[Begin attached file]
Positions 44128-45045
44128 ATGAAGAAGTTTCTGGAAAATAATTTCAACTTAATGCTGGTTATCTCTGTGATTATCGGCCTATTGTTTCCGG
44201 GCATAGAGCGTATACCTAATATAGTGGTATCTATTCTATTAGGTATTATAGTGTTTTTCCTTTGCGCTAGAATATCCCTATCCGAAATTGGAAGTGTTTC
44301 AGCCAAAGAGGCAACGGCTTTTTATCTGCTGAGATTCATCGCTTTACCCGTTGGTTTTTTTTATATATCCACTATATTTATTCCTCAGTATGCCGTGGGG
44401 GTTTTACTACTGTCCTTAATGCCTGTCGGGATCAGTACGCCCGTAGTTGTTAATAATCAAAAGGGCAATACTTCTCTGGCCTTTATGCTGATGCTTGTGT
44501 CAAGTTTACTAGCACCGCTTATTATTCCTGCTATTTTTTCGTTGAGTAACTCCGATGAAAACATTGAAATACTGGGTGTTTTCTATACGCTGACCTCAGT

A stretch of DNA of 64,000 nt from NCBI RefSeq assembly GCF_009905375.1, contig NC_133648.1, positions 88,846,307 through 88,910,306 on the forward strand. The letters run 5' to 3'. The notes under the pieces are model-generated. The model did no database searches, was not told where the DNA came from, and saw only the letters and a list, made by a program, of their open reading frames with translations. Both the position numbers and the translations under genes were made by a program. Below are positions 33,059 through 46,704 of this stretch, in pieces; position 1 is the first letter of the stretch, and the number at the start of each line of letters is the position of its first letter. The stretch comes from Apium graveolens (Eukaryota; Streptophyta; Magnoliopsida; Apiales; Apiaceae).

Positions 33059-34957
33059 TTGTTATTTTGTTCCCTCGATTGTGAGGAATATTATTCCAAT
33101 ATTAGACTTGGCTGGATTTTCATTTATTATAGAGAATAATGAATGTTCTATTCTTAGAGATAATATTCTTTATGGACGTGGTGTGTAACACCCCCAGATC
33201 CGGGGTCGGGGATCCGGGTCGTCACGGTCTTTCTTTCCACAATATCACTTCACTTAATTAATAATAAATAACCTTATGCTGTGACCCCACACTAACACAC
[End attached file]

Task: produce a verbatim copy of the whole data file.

Positions 44128-45045
44128 ATGAAGAAGTTTCTGGAAAATAATTTCAACTTAATGCTGGTTATCTCTGTGATTATCGGCCTATTGTTTCCGG
44201 GCATAGAGCGTATACCTAATATAGTGGTATCTATTCTATTAGGTATTATAGTGTTTTTCCTTTGCGCTAGAATATCCCTATCCGAAATTGGAAGTGTTTC
44301 AGCCAAAGAGGCAACGGCTTTTTATCTGCTGAGATTCATCGCTTTACCCGTTGGTTTTTTTTATATATCCACTATATTTATTCCTCAGTATGCCGTGGGG
44401 GTTTTACTACTGTCCTTAATGCCTGTCGGGATCAGTACGCCCGTAGTTGTTAATAATCAAAAGGGCAATACTTCTCTGGCCTTTATGCTGATGCTTGTGT
44501 CAAGTTTACTAGCACCGCTTATTATTCCTGCTATTTTTTCGTTGAGTAACTCCGATGAAAACATTGAAATACTGGGTGTTTTCTATACGCTGACCTCAGT

A stretch of DNA of 64,000 nt from NCBI RefSeq assembly GCF_009905375.1, contig NC_133648.1, positions 88,846,307 through 88,910,306 on the forward strand. The letters run 5' to 3'. The notes under the pieces are model-generated. The model did no database searches, was not told where the DNA came from, and saw only the letters and a list, made by a program, of their open reading frames with translations. Both the position numbers and the translations under genes were made by a program. Below are positions 33,059 through 46,704 of this stretch, in pieces; position 1 is the first letter of the stretch, and the number at the start of each line of letters is the position of its first letter. The stretch comes from Apium graveolens (Eukaryota; Streptophyta; Magnoliopsida; Apiales; Apiaceae).

Positions 33059-34957
33059 TTGTTATTTTGTTCCCTCGATTGTGAGGAATATTATTCCAAT
33101 ATTAGACTTGGCTGGATTTTCATTTATTATAGAGAATAATGAATGTTCTATTCTTAGAGATAATATTCTTTATGGACGTGGTGTGTAACACCCCCAGATC
33201 CGGGGTCGGGGATCCGGGTCGTCACGGTCTTTCTTTCCACAATATCACTTCACTTAATTAATAATAAATAACCTTATGCTGTGACCCCACACTAACACAC